Btrfs—short for “B-Tree File System” and frequently pronounced “butter” or “butter eff ess”—is the most advanced filesystem present in the mainline Linux kernel. In some ways, btrfs simply seeks to supplant ext4, the default filesystem for most Linux distributions. But btrfs also aims to provide next-gen features that break the simple “filesystem” mold, combining the functionality of a RAID array manager, a volume manager, and more.
We have good news and bad news about this. First, btrfs is a perfectly cromulent single-disk ext4 replacement. But if you’re hoping to replace ZFS—or a more complex stack built on discrete RAID management, volume management, and simple filesystem—the picture isn’t quite so rosy. Although the btrfs project has fixed many of the glaring problems it launched with in 2009, other problems remain essentially unchanged 12 years later.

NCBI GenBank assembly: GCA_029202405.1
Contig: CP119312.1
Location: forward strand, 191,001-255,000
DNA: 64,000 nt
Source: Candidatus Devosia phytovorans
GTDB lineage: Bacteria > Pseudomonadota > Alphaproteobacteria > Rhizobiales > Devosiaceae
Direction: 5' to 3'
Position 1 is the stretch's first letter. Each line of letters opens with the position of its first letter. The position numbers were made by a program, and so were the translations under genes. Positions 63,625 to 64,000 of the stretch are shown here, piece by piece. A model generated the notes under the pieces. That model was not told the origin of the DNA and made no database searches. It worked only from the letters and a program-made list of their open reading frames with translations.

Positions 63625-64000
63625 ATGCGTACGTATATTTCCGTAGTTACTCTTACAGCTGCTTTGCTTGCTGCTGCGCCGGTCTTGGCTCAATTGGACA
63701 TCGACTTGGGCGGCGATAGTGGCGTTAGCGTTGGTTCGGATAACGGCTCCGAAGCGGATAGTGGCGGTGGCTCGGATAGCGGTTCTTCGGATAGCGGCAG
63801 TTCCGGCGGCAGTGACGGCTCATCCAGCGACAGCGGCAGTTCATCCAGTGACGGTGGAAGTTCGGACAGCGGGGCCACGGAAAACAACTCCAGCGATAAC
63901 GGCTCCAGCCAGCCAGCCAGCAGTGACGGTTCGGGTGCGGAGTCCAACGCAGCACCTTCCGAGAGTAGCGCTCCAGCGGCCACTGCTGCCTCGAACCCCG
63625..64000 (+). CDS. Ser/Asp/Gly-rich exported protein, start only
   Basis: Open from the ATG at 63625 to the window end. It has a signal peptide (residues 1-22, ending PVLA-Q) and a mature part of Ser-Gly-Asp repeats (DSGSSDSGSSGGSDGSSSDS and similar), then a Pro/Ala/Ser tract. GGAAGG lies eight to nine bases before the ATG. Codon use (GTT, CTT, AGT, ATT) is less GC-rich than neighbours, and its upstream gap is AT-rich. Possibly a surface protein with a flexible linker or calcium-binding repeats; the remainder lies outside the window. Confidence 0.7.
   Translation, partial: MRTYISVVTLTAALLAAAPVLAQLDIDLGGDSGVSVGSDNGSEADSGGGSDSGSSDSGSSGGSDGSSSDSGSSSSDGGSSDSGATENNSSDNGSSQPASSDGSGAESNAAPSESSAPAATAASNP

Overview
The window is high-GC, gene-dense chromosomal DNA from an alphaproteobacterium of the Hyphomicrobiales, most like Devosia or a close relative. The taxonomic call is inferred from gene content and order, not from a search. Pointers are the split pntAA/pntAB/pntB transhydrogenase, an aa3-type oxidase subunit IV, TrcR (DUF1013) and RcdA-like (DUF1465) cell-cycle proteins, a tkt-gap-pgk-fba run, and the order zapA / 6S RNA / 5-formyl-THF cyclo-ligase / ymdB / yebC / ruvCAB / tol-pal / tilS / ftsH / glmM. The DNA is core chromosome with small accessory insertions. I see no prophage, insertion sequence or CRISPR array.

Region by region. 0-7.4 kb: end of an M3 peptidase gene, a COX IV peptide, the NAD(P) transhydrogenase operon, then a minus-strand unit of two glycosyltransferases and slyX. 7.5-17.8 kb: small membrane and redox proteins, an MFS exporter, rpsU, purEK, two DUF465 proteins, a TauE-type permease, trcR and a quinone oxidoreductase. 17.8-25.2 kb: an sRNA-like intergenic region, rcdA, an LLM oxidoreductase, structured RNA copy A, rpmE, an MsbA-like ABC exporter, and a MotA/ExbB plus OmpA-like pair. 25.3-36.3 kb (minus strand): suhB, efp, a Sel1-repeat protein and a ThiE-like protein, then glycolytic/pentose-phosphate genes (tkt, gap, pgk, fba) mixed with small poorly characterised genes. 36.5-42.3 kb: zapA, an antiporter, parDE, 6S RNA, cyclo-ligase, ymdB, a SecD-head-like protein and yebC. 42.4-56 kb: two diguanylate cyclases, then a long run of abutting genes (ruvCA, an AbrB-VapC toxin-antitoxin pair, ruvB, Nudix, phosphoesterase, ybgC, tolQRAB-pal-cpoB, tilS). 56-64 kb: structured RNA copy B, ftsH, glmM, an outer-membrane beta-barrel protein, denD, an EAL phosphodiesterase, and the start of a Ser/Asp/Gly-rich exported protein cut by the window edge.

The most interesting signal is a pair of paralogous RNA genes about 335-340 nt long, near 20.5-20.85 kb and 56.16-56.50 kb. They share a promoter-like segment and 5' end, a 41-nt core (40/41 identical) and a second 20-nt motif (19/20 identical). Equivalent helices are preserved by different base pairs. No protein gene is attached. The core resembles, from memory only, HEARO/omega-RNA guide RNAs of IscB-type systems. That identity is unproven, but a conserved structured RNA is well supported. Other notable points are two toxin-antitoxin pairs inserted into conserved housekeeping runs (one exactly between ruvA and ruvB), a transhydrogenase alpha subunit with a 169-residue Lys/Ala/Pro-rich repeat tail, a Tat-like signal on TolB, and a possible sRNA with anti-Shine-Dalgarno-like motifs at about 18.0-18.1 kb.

One of those projects we’ve been hearing about for years. I think most distributions still default to ext4 – except for Fedora.
OpenSuse also has been the default one for a long while as well.
It’s a good file system for anything below raid-1.
They haven’t sorted the kinks for the rest, especially not automated it.